Repaired Manitou Incline will remain 'a crazy climb'

June 21, 2014 Updated: June 21, 2014 at 5:14 pm

The Manitou Incline is getting a face-lift, but don't go expecting a beauty queen.

When the $1.6 million transformation begins this fall, a chief goal will be adding enough retaining walls and culverts to slow the water that cascades down and threatens to wash the trail from the mountain.

But there's a secondary objective: retaining the chaotic look and feel of what Don Jacobs of Enginuity Engineering Solutions - the firm that designed the repairs - calls "a crazy climb up a weird railroad."

That means leaving some of the warts intact.

"We're hoping to replace as few ties as possible," Colorado Springs landscape architect and project engineer Sarah Bryarly said of efforts to retain the Incline's rustic character.

In adhering to public feedback during the planning process, crews also will strive to retain the ties' haphazard placement, ensuring that hikers still will have to scramble, shimmy and lunge their way to the top, just the way they like it.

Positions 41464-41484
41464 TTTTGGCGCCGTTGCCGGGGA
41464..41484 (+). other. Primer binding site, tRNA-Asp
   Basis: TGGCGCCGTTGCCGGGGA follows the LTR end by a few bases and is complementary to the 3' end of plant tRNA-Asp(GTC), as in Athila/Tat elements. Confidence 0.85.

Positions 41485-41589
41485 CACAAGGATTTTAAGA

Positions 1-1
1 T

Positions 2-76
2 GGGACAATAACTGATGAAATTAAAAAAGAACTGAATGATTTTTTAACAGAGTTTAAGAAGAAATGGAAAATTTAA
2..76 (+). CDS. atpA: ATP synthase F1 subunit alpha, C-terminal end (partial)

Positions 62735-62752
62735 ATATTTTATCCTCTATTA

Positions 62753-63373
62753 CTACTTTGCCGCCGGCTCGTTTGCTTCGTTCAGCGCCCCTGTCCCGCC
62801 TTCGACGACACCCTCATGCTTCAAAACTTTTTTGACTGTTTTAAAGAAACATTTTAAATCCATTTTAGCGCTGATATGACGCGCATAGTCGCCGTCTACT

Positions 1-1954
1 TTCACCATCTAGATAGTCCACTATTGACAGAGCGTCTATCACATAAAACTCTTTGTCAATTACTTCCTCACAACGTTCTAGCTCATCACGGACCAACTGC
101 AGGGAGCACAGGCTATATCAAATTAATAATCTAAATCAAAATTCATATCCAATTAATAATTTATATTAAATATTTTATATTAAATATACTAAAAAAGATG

The Incline - built in 1907 and used for decades as a tourist railway - once resembled a traditional rail corridor, with evenly spaced, uniform ties climbing the trail's 2,000 feet of vertical gain.

The more recent look of jumbled pick-up sticks is the result of years of heavy use and falling water. Preserving it actually adds a degree of challenge to the repair project, Bryarly said.

In all, crews will build 32 retaining walls to stabilize the hillsides and to slow water. The culverts now buried along the trail - most of them rusty and full of decaying granite - will be replaced with U-shaped timber chases that easily can be cleared of debris.

"We will have to do some grading, some excavating and some filling where the retaining walls are . but that doesn't really impair the actual walking surface of the Incline," Bryarly said.

Repairs are expected to begin in late August and will take four months to complete.

Trespassers face a $100 ticket - and risk extending the closure by pushing the project off schedule.

Said Bryarly: "We want to get in there and get out as quickly as possible, and the only way we can do that is if people work with us."

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